It is "slow/laggy" because the hosted mode is compiling to JS on the fly and therefore will be slow as it reads the GWT compiler reads the source and generates the required JS etc... this is one of the trade offs to allow for incremental compile (ie you just have to change source and re-fresh the browser) and debug support (meaning you can step through java code as it is rendered to the browser).
The buggy (resize issues) is a GWT embedded browser issue - that is the way it is and Google need to resolve that.
Google is in the throws of developing a plug-in for standard browsers (OOPHM) that will allow native execution in FF, IE or WebKit (Safari) that will allow hosted mode but let you use your favorite browser to view/test.
Ok. That sounds reasonable. But, say I'm just dragging a window around.. After the compilation into JS, shouldn't it eventually start getting fast? It doesn't have to constantly recompile the same thing?
After the compilation into JS, shouldn't it eventually start getting fast? It doesn't have to constantly recompile the same thing?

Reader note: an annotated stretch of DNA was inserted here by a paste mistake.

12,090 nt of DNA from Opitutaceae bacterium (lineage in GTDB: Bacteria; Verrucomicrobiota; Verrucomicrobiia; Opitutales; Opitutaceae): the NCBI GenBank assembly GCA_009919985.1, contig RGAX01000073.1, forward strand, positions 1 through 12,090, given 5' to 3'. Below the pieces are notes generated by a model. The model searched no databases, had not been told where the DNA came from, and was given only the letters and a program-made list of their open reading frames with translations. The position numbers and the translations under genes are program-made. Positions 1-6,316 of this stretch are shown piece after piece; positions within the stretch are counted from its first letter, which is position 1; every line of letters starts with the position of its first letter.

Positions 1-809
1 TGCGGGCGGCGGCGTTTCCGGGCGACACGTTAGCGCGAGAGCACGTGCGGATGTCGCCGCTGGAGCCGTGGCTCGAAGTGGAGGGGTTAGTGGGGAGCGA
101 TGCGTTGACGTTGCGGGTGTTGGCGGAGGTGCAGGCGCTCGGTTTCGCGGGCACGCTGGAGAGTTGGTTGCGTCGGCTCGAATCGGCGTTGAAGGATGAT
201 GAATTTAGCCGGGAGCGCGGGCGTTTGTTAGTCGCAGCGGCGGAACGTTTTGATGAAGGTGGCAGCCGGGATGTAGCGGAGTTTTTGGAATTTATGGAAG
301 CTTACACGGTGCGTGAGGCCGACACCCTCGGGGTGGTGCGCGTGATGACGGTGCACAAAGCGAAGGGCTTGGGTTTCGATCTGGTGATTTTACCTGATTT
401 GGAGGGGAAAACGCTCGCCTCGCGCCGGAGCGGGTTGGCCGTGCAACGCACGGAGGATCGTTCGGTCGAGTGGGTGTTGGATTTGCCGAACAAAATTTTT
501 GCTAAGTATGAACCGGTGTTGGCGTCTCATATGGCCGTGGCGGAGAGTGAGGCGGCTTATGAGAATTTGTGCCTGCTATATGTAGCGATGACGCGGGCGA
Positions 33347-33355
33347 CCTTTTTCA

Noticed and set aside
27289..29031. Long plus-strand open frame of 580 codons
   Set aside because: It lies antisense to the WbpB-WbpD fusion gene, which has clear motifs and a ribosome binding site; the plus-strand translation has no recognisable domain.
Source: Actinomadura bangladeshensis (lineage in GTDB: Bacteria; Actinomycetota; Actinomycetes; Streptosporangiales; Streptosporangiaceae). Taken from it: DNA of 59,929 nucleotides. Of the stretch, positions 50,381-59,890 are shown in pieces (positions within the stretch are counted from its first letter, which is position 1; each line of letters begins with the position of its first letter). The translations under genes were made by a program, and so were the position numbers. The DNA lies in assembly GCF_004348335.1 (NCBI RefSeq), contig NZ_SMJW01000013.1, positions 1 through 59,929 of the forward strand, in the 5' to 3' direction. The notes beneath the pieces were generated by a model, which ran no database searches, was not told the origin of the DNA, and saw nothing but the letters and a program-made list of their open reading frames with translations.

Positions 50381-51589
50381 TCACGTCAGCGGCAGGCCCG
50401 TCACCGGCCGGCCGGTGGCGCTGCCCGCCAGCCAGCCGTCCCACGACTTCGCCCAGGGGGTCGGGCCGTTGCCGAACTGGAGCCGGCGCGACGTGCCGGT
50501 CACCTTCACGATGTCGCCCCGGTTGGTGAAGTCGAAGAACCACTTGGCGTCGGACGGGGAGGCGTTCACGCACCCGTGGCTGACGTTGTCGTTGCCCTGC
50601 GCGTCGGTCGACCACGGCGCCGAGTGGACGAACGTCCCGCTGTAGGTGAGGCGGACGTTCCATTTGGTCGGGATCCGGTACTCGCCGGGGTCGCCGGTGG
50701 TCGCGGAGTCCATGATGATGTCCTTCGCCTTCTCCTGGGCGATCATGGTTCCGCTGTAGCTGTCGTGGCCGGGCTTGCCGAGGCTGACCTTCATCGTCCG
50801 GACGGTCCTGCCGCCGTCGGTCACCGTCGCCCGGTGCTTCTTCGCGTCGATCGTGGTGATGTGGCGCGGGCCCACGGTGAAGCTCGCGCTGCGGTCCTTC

Nope. It compiles/interprets from Java source to JS line by line whilst in hosted mode. This is how it can debug and do other neat tricks. Remembering that hosted mode is purely a developer tool and is used to validate/test not verify performance.
Every now and then you would compile to native JS to verify correct browser operations and get a feel for performance - knowing that everything runs faster native than in hosted mode.
yes and no - as its being compiled/interpreted in realtime, the size of the code being executed will impact the lag/delay - something really complex (like dragging or opening a big render) will show whereas something simple (like clicking a button) will not show any noticable delay.